“Oh no, it was just the storm from the other night, sometimes those sewers start to get full and the smell can work its way up for a few days is all. Yeah, and don’t worry about Celia. She’s going be just fine, she’s just a bit shook up you know. If I hadn’t made it home when I did…”
Jasper had made it home at the right time. The house had been pitch black, he could hear her crying in their bed room. He could hear her pleading with someone. Storming into the bedroom he could see her half naked in the dark and cringing. The only thing he could see of the shadow hovering over her were those hollow caved in looking dark eyes. The ones reserved for life time hard drug users.
He started to scream when there was a motion from the hulk and then a gun shot rang out as something flicked by Jaspers ear. A second rapid motion followed with another gun shot and then Celia had stopped screaming. The shadow then ran from the room and out of the house. Jasper could have saved her. He just failed to do so.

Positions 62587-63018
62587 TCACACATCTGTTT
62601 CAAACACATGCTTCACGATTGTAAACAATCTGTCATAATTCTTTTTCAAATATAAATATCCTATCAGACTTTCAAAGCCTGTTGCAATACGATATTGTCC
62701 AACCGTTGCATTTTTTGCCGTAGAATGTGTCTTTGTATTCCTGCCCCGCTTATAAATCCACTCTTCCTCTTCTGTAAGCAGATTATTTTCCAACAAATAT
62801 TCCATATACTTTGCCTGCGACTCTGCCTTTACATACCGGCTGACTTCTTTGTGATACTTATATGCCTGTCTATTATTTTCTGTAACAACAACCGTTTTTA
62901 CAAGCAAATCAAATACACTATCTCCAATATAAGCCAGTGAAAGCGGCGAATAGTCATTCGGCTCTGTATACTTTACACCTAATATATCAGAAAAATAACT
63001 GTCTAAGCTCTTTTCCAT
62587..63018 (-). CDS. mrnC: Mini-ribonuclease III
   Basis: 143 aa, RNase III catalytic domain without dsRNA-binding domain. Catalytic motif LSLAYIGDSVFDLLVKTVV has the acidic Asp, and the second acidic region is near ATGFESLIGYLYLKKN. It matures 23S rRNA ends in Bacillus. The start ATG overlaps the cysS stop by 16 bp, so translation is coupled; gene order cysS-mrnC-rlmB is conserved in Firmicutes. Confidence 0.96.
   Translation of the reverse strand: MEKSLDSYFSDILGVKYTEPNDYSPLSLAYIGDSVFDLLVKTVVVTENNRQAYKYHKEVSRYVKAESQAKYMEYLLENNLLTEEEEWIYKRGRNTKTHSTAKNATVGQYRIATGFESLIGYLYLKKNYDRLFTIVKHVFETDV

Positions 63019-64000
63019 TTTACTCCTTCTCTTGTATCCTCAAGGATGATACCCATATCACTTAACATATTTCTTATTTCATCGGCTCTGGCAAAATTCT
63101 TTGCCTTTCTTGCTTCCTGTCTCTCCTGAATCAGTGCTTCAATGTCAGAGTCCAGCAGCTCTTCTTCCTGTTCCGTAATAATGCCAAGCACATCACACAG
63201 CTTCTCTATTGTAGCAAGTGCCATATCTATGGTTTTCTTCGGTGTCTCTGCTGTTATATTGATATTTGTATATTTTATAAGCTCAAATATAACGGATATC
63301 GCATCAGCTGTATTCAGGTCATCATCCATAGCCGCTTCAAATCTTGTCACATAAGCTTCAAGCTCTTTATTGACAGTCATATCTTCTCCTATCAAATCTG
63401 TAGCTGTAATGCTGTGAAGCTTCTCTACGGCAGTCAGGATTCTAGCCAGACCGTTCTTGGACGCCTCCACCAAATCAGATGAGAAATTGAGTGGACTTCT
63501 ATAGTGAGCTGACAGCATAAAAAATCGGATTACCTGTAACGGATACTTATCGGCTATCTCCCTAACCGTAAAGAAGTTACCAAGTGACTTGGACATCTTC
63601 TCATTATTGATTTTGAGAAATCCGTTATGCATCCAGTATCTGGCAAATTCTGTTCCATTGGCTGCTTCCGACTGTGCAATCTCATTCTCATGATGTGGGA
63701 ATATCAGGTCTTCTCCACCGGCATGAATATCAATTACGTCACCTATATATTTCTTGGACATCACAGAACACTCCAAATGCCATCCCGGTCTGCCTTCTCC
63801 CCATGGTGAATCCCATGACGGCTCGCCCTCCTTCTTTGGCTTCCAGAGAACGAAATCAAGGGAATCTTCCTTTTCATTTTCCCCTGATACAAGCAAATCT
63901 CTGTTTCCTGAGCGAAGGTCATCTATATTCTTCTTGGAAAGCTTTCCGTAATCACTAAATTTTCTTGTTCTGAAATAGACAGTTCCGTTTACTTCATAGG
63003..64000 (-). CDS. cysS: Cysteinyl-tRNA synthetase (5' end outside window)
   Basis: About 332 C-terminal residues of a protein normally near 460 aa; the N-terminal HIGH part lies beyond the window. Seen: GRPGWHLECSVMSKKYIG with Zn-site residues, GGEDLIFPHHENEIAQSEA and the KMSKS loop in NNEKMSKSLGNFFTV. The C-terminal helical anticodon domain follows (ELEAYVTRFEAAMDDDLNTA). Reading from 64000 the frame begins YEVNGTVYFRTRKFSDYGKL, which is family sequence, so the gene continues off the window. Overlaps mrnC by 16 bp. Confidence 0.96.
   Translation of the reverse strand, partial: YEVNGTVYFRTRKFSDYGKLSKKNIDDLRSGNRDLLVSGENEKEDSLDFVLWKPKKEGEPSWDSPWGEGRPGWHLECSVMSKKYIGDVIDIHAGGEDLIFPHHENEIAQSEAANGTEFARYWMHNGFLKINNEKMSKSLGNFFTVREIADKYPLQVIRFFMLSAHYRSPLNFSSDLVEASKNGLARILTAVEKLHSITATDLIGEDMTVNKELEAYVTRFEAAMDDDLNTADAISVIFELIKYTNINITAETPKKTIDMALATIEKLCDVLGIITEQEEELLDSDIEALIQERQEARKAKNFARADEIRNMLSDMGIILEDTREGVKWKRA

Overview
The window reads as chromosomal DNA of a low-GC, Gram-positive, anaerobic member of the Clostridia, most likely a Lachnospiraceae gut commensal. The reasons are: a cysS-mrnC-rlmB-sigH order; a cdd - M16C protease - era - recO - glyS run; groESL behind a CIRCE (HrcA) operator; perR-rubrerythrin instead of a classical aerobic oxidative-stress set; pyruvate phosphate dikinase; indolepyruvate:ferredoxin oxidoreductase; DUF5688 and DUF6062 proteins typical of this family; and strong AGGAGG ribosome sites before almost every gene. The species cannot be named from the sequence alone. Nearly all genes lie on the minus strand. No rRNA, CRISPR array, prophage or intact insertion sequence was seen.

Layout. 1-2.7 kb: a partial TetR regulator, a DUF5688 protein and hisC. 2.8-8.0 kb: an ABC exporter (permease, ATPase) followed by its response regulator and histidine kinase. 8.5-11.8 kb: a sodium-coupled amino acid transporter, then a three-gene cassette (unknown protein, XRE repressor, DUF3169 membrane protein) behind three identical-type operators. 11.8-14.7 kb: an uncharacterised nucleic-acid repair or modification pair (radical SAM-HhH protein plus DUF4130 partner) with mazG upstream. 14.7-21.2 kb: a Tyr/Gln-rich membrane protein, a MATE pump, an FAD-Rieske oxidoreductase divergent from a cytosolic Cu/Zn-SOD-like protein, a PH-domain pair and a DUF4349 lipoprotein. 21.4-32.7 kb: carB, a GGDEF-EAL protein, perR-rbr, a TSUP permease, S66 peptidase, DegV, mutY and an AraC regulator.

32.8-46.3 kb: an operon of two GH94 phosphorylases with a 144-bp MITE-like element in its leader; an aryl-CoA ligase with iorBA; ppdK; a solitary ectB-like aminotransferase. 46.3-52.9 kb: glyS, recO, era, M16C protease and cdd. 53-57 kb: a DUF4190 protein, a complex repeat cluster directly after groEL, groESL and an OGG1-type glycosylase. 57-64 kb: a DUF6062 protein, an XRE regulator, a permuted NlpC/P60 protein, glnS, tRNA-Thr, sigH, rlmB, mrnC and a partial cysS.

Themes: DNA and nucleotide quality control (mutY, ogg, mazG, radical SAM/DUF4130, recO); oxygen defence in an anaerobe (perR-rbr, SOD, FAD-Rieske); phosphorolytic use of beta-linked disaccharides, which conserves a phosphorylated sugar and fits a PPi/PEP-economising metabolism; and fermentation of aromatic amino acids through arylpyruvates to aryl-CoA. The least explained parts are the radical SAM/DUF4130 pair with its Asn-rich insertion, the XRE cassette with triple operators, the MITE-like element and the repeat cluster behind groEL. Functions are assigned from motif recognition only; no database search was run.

“I can’t lose her Thomas,” he finally said with his eyes staring off into the memory. “I just can’t ever lose her.”
“Look Jasper,” the landlord answered him absently. “I can see that you both need rest. Just let me know if you need anything,”
“Oh sure, and thanks Tom. I’ll let you know if that smell doesn’t clear with the flood waters too.”
“But you know the rent is past due.”
“Thanks again Thomas,” Jasper said as he smoothly stepped back into the house and shut the door. He knew that at six days, soon she would fall apart completely on him. He needed that bastard and he needed him now.
“Nah Davis,” Big Gus dropped in his rumbling voice. “I’m telling you that this cat was looking for somebody.”
“Probably just the cops,” Davis said waving Gus’ words from the air around him.
“Nah Davis, everybody knows Big G don’t give a shit about bacon. I strolled right up to him, coasting through here with his lights down and I said to him, ‘What’s the biggest rock you can pick up?’”
“That isn’t gonna prove jack, Fatty.”
“I told you not to call me that shit again Davis.”
“Cool it now Big G,” Davis said as he reached behind to put a hand on his pistol grip. He’d used the last two bullets about six nights back, but Fatty didn’t know that.